The Marketing of Scientific Research & Studies
By Leslie Carol Botha, Vice President of Public Relations, SaneVax Inc.
My father, once a pharmaceutical packaging salesman and now an Alzheimer’s nursing home patient whose mental clarity declined rapidly post- flu vaccination – once told me ‘never believe in everything that is advertised.’ Truer advice was never given. Perhaps that is when I started questioning the marketing on products about women’s health, always reading between the lines and doing my own research.
Over the last 30 years – marketing and advertising has taken hold of the world. Consumers are continually bombarded with sales pitches for everything from the latest and greatest technological toys to medications and vaccines. Marketing campaigns for women’s health products are orchestrated with as much flare and fanfare as a formal event. 1. Gardasil was no exception.
In 2006, the HPV vaccine Gardasil was introduced to a public generally unaware of Human Papillomavirus or its supposed threat to adolescent girls and women. However, the public was quickly informed of the ‘dangers’ of the virus when Merck Pharmaceutical Company launched an aggressive One Less Girl to get Cervical Cancer advertising campaign – with an awarding-winning jingle that had adolescent girls dancing in their living rooms – determined to become one less victim of cervical cancer.
According to Neon Tommy, the campaign was successful. Merck’s marketing techniques earned Gardasil a “pharmaceutical brand of the year” award from Pharmaceutical Executive for its ‘savvy disease education,’ and creating ‘a market out of thin air.” 2.
OK – so as medical consumers we get the promotion of products….but when did scientific research sell out to marketing companies and the media?
How Women are Viewed by the Pharma/Medical Complex
In order to understand why this latest HPV vaccine uncontrolled medical experiment has been conducted on adolescent girls and now boy’s ages 9 to 26, it is important to recognize the social/political context of how women are perceived by the medical industry.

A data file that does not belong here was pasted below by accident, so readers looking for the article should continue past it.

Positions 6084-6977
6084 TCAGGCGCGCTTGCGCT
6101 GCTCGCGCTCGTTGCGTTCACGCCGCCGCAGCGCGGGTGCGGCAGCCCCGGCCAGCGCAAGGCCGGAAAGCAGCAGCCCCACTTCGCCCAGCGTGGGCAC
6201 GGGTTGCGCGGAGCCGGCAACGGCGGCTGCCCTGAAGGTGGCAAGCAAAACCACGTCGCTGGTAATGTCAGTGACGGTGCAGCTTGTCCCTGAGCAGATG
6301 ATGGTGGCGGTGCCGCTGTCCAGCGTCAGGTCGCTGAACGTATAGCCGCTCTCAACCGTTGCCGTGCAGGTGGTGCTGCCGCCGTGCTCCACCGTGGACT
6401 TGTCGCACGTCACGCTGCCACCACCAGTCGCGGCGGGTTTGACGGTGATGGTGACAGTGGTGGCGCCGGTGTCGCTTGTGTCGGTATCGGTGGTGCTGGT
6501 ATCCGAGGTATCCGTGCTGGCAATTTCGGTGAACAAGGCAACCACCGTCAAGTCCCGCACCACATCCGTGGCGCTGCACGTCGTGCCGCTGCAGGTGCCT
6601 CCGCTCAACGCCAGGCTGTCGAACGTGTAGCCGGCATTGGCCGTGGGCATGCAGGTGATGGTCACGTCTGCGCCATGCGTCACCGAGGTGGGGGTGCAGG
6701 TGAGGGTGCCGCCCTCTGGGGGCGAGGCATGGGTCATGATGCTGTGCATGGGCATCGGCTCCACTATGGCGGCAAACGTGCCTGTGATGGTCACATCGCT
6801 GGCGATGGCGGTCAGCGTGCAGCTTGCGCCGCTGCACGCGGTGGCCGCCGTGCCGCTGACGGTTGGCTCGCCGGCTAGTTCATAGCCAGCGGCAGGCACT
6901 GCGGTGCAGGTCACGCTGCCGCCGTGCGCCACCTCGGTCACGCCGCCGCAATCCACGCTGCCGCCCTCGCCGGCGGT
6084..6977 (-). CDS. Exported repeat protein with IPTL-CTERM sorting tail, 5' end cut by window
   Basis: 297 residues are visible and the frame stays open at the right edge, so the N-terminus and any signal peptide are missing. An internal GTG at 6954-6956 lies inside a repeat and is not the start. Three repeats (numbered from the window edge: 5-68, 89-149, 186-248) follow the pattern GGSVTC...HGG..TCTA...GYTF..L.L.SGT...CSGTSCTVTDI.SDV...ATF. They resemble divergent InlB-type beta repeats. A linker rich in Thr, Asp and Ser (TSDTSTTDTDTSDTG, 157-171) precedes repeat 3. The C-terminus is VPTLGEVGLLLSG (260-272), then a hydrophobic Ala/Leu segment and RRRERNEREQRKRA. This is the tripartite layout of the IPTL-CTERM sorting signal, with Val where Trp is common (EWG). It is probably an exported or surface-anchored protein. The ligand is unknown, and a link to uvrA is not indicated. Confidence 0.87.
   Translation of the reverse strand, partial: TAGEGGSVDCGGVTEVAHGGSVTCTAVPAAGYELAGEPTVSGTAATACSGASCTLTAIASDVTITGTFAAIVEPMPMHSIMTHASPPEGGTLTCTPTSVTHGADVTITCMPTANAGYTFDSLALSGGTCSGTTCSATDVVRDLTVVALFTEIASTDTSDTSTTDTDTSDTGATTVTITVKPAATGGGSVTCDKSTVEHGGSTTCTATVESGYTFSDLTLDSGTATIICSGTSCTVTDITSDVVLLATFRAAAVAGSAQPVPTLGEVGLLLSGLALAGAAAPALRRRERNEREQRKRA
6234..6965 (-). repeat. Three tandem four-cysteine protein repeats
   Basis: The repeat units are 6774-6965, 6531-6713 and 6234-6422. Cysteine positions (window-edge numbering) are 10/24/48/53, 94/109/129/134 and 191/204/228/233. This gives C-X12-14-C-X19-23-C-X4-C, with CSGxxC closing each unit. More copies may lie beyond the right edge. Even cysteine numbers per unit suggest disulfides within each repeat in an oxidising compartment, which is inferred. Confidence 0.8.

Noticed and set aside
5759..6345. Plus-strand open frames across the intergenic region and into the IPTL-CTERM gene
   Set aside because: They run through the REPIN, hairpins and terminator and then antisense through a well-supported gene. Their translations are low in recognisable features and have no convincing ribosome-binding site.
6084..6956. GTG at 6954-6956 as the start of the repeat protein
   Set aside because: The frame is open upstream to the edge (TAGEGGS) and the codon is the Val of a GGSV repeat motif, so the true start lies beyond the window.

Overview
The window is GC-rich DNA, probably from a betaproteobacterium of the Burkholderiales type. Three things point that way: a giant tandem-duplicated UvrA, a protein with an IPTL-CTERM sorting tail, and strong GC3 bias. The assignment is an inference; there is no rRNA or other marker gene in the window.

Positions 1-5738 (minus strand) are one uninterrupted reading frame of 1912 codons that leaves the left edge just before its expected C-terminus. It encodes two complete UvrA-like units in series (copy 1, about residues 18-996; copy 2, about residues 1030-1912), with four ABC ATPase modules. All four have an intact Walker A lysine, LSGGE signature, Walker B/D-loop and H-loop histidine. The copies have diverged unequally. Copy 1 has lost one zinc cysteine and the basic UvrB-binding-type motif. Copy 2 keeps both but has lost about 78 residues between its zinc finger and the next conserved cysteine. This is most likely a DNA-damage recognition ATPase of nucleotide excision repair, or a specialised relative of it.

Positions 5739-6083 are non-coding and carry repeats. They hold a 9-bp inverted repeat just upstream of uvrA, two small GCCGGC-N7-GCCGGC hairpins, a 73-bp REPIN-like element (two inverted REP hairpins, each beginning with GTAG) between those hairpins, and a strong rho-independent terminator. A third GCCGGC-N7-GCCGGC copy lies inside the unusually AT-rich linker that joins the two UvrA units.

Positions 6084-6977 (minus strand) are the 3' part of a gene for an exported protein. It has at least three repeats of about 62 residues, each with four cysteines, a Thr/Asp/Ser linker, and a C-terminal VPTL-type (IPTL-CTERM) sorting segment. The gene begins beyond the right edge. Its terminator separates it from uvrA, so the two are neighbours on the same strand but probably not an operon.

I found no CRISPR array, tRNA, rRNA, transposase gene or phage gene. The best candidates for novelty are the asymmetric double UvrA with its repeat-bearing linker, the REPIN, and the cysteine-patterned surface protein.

In their recently updated book, For Her Own Good: Two Centuries of the Experts Advice to Women by Barbara Ehrenreich and Deidre English expose the reasons for medical experiments on women.
“Since the nineteenth century, “experts” have been telling women how to take care of themselves. Generations of highly respected mainstream physicians have proclaimed most aspects of women’s lives an indication of weakness, from menstruation (illness requiring seclusion) to pregnancy (a disabling disease), to reading or intense conversation (a hazard to women’s health). Even domesticity, the prescription for a safe environment for women, became a domain for legions of “scientific” experts…. Yet experts continue to use pseudo-science to tell women how to live.
Ehrenreich and English write in the book’s introduction:
No matter how many degrees the experts dangle in front of you, no matter how many studies they cite, dig deeper, value your own real-life experiences, and think for yourself.3.
So when Reuters and CNBC.com and other world press picked up the story out of Australia (Ian Frazer country) this past week: Fewer girls develop cervical abnormalities after HPV vaccine 4. The SANE Vax team immediately started investigating.
According to Julia Brotherton, an epidemiologist with the Victorian Cytology Service Registries and lead author of the paper; ‘This data … shows a reduction in the number of very young woman with high grade cervical lesions diagnosed since the vaccine program started.”
However, mid-way through the article, Associate Professor Karen Canfell, an epidemiologist with the Cancer Council of New South Wales commented that “The study looked at overall trends, and we cannot be absolutely certain that the drop in cervical abnormalities in the youngest age group was due to HPV vaccination.”
Norma Erickson, president of SANE Vax, Inc. immediately found the flaw in the data used in the study and commented, “Both groups showed less than 1% cervical abnormalities – which is statistically accurate across the board.
How can anyone state a reduction from 0.8% to 0.42% is a significant reduction? Technically, I will admit it is almost a 50% reduction but in 1,000 girls – that would be a reduction from 8 with abnormal cells to 4 with abnormal cells….which pap smears would catch a whole lot cheaper than paying $300,000 to vaccinate the same thousand girls – not to mention they still need pap screening regardless of vaccination status.”
Diane Harper as well as many other researchers in the field – have stated that it will be at least 20 years before it is known whether or not the HPV vaccines will have impacted the worldwide cervical cancer rates.
Professor Ian Frazer, Director of the Diamantina Institute for Cancer, Immunology and Metabolic Medicine in Australia and creator of the HPV vaccine – stated in an Australian newspaper article titled God’s Gift to Women, “HPV vaccines should eventually eliminate a number of epithelial cancers and reduce the annual burden of cancer deaths globally by 5%–10%.” 5.
It is truly unfortunate, that instead of utilizing an already proven, safe and effective means of reducing cervical cancer risk; the medical marketing ‘experts’ at Merck, the FDA, CDC, and NCI decided to ‘re-educate’ medical consumers and push a vaccine that has not been scientifically proven safe, affordable, necessary, or effective. Perhaps, it is not medical consumers that need to be ‘re-educated’ – Perhaps it is time for the medical ‘experts’ to learn – if medications/vaccinations are not Safe, Affordable, Necessary and Effective, medical consumers do not want them.
2. Neon Tommy
3. For Her Own Good: Two Centuries of the Experts Advice to Women
4. Fewer girls develop cervical abnormalities after HPV vaccine
5. God’s Gift to Women: The Human Papillomavirus